Maura: Like Kim I've written period pieces before, and getting the details right is important. When you write in the fantastic tradition you are asking your readers to agree to a break in reality, often in a significant way: giant eels not being the norm, after all! So the grounding of the story - the setting and the characters - need to appear realistic. You don't want an incongruous detail to pull a reader out of the story, which is often a fragile experience especially at the beginning. I enjoy research, and one of the most frequent things you have to check in a story like this is when was an item invented, or when did a phrase enter the lexicon. That leads you to discovering other facts, which sometimes you can feed into the story, or file away for another tale. Kim was fantastic at catching little details which were overlooked.
David: Collaborative writing isn't enormously common in comics, despite the fact that most comics on the market are collaborations of some kind (editor, writer, penciller, and so forth). What is it like working collaboratively as writers on the title? Do you "Divide and Conquer" so to speak, each of you handling the writing of specific pages? Or is it very much a collaboration page-by-page?
Kim: We live in different countries, but got together to talk through the story before it became a pitch. That went to DH and we rejigged the pitch to take on board their suggestions – my memory is that they were pretty happy with what we came up with in the first place and made only minor tweaks. We passed drafts back and forth between us – generally, Maura did the first pass on panel/page breakdowns and I finessed the dialogue, though there are whole stretches of the series where it’s the other way round. A couple of scenes in the whole series I can point to and say one or other of us did the bulk of the writing on – the Police Gazette-style sequence in Issue One is late addition to the script that I did and there’s a wonderful scene in an eel museum (all stories should have scenes set in eel museums) that Maura came up with in a later issue. Otherwise, it’s hard to separate out who did what – which is the point of collaboration. I think neither of us could have written this on our own.
Maura: The main thing is that it adds extra time to the writing process. We had an agreed treatment we had created together which we worked from, but as soon as you start writing the script that starts to shift, especially when you start breaking the action down into pages and have to re-evaluate the pacing. Other writers may differ, but I prefer to do an entire pass at a script in one go, rather than do a section of it and send it on to your partner. Each script is its own entity in my mind, and I have a sense of its pacing and layout. But, I only ever viewed the first draft as a framework, which meant I wasn't adverse to changes - the point of a collaboration is to collaborate, after all. Once we started batting the script between each other lots of new elements appeared and tweaks occurred. Some small scenes are more of a product of one or the other of us, but essentially everything grows from the story, and we're responding to each other's work. Which means invariably the narrative becomes a product of both of our inputs.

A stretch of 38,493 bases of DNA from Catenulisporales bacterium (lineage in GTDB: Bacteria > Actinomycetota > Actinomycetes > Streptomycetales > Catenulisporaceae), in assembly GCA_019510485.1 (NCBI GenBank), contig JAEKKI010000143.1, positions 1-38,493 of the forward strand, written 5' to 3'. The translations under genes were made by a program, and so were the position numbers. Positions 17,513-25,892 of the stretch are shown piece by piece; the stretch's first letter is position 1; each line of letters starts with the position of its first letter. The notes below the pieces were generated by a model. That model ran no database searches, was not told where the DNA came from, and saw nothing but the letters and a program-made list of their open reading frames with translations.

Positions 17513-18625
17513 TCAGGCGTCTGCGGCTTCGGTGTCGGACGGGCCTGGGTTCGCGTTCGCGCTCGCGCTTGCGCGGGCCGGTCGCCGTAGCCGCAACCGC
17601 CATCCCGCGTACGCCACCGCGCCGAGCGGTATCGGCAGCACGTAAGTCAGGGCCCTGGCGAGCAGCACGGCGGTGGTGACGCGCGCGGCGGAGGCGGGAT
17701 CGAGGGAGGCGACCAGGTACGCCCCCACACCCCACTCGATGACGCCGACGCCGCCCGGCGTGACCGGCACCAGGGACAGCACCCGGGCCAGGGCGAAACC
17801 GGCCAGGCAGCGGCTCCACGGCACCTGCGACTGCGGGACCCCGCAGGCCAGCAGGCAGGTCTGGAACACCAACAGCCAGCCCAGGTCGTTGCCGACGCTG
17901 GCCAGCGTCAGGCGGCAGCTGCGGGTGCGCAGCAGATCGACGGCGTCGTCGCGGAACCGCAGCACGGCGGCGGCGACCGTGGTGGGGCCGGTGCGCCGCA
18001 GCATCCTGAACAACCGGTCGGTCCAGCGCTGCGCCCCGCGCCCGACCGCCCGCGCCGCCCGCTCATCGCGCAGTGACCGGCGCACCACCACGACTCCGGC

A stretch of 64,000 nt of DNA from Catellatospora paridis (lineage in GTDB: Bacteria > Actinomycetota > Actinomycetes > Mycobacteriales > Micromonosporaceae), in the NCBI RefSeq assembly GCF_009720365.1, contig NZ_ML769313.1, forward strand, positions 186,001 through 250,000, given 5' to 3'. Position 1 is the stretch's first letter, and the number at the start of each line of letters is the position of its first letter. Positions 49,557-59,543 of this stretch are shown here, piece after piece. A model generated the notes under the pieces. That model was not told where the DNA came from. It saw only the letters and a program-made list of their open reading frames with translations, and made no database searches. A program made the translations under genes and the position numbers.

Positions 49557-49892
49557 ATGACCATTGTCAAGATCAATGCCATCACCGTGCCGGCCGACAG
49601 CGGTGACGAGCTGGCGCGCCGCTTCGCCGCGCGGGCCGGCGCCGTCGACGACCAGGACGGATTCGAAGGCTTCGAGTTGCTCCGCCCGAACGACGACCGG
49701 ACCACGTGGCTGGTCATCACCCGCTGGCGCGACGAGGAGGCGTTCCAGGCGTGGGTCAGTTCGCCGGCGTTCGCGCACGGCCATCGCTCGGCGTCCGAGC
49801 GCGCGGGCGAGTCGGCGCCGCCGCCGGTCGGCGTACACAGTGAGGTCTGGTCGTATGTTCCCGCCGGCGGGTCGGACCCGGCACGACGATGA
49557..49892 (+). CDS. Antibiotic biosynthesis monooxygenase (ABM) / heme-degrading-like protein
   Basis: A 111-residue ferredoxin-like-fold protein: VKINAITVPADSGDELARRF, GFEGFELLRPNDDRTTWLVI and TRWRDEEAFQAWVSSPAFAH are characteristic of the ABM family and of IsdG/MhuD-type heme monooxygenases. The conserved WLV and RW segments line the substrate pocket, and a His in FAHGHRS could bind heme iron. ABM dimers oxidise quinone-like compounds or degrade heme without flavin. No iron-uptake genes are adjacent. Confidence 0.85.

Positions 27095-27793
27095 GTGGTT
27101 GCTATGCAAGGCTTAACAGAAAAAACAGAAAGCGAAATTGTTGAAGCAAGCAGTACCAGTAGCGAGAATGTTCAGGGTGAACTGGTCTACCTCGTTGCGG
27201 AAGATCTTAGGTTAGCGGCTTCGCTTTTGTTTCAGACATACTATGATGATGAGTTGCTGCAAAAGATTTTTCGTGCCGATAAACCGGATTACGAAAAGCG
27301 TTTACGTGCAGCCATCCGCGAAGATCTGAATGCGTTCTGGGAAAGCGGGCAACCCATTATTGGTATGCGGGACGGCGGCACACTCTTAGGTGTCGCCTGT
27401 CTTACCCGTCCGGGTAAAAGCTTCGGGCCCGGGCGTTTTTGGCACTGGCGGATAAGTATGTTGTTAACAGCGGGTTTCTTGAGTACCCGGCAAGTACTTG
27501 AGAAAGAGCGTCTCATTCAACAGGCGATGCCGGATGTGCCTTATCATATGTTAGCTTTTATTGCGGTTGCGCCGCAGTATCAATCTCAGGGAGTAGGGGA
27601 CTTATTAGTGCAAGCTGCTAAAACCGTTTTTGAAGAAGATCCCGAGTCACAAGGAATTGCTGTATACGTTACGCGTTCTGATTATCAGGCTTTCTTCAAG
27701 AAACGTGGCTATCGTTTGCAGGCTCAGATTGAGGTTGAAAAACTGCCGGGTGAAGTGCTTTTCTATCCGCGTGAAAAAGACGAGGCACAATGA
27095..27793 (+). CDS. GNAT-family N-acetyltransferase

David: The Sir Edward Grey, Witchfinder stories are part of the larger Hellboy universe, but they aren't contemporary to (most) other stories in that universe. How do you see your narrative as part of that world? Do you see it as being part of a direct causal lineage, or is it more a standalone story?
Kim: Coming into an established world, we didn’t want to do anything that would tread on other storylines that were developing – and since we were working in the 19th century, well before the bulk of the Hellboy stories are set it was fairly easy to do something self-contained. It might well be down to other creatives as to how the Unland story feeds into the larger narrative, and we did leave a few hooks so that other elements of the mythos could be spun off out of it. If nothing else, Poole’s Elixir is now a permanent part of the fictional universe. Though Ed Grey has had two previous miniseries and a scattering of post-mortem appearances, he didn’t have much baggage – in issue one, we call back a few characters (not all alive) from the previous series and polish them up a bit for later re-use. We named Mr Silk and Miss Goad, Ed’s bosses/government contacts; Silk was in the first Witchfinder series, but anonymous, and Goad is our creation – they should come in handy for further stories. Otherwise, Grey’s on his own in a new locale with all-new suspects. I hope it works as a standalone or start-off point for the series, but I also hope that longtime fans will feel they get added value from bits of continuity. We also felt that in his other cases he didn’t get much of a chance to be a detective, so here we give him some proper sleuthing to do … in addition to the mandatory tussles with giant eel monsters. Grey is fairly dour in his solo stories but more acidic and witty in the post-mortem appearances, so we felt we should start him on the path from who he was to who he will be and make him one of those people who react to extreme situations with grim humour. That’s also fun to write.